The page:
Don’t get me wrong. There is nothing wrong with wanting to disconnect the moment we step out of the health care institutional walls. In fact, it is healthy to have a full life outside of work and most of us do.

I paint, travel, and foster dogs. My husband, also a physician, enjoys running marathons and is an amateur photographer. Our family comes first. Even without elaborately defined hobbies and interests, there are various aspects of our personalities that are not defined by what we do at our jobs. And I love finding out these little tidbits about colleagues. By acknowledging and celebrating these other aspects of their lives, we can create a more well-rounded and fulfilled community of physicians. I love my conversations with friends in and outside of medicine because of how much I learn, and the interesting insights I gain.

And yet, I don’t shy away from talking about work. I propose that we should talk more about our jobs, and the issues that we face in medicine. Not instead of, but in addition to the many other cool and fun things on our minds. Because if we don’t talk, we will not learn from one another, and we won’t come up with solutions. If we don’t share what we are going through with people who understand, we will be left feeling lonely and inadequate.

So, dear physicians, let’s hang out with each other and spend some quality whiny time. Let’s open and encourage conversations. Let’s use workplace banter to find the joy and amusement in the nuances of our profession. Let’s make our shoulders available when our colleagues and friends need a good cry. Let’s hear each other out and support one another through the good times and the bad. Because if we don’t, then who will?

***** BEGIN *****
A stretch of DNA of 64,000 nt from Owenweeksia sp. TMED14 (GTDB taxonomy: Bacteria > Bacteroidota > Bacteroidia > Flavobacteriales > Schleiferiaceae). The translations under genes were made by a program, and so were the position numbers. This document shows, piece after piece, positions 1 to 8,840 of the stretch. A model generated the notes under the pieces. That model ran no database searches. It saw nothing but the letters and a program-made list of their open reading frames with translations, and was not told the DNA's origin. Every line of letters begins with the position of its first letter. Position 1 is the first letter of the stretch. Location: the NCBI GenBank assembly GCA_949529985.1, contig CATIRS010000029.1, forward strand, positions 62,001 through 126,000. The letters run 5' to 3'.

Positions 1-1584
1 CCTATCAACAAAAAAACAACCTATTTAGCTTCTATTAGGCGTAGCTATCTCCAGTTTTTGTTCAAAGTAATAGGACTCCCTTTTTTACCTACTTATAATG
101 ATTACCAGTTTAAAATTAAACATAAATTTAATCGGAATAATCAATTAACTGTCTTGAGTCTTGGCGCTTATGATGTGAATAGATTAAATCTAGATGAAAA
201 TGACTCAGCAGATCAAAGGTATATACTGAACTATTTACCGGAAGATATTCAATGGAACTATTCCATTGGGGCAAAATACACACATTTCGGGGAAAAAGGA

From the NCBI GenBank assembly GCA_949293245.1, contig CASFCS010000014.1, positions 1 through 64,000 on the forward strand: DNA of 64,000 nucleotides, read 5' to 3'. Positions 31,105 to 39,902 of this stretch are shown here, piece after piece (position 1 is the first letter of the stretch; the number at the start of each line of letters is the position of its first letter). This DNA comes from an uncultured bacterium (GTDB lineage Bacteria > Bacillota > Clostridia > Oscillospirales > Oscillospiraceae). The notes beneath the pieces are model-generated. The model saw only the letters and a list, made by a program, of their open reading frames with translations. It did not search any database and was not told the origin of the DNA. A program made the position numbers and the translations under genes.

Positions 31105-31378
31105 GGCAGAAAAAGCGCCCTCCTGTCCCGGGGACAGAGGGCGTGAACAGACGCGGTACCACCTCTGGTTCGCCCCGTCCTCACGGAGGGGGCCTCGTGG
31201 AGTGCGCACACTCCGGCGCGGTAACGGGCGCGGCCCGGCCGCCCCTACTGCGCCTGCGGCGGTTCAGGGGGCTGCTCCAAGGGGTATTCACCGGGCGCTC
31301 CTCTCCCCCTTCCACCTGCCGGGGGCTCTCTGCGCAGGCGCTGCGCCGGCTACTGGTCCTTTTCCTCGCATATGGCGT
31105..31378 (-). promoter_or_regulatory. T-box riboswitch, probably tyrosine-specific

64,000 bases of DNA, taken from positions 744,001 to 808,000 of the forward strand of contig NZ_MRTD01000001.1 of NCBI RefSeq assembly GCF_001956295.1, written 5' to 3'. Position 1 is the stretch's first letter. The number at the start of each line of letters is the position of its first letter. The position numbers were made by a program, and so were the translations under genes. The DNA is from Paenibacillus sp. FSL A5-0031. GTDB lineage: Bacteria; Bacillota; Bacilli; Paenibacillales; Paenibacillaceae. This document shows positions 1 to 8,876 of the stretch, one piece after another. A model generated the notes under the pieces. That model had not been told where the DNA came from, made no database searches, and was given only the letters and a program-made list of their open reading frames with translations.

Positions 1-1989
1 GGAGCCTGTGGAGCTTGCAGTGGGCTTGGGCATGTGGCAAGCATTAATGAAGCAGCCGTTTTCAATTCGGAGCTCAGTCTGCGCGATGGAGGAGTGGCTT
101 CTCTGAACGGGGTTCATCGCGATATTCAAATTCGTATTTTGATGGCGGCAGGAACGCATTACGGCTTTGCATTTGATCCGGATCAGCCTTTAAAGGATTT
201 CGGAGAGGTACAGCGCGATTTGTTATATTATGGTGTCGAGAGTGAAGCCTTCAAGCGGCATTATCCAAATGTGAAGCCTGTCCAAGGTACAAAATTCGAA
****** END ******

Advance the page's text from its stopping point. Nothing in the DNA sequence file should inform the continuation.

What are your grievances about medicine? Air them in the comment section and share solutions to others' issues.

Dr. Priyanka Bakhtiani is a pediatric endocrinologist at the Children’s Hospital Los Angeles, CA, specializing in the endocrine care of children after cancer therapy. She manages social media and networking for the Southern California Organization of Pediatric Endocrinology and the Pediatric Endocrine Society. She is passionate about medical education and currently pursuing a Masters in Academic Medicine. She loves to go hiking with her husband and foster dogs. Dr. Bakhtiani is a 2022–2023 Doximity Op-Med Fellow.

Image by Vladimir Kononok / Getty Images

All opinions published on Op-Med are the author’s and do not reflect the official position of Doximity or its editors. Op-Med is a safe space for free expression and diverse perspectives. For more information, or to submit your own opinion, please see our submission guidelines or email

More from Op-Med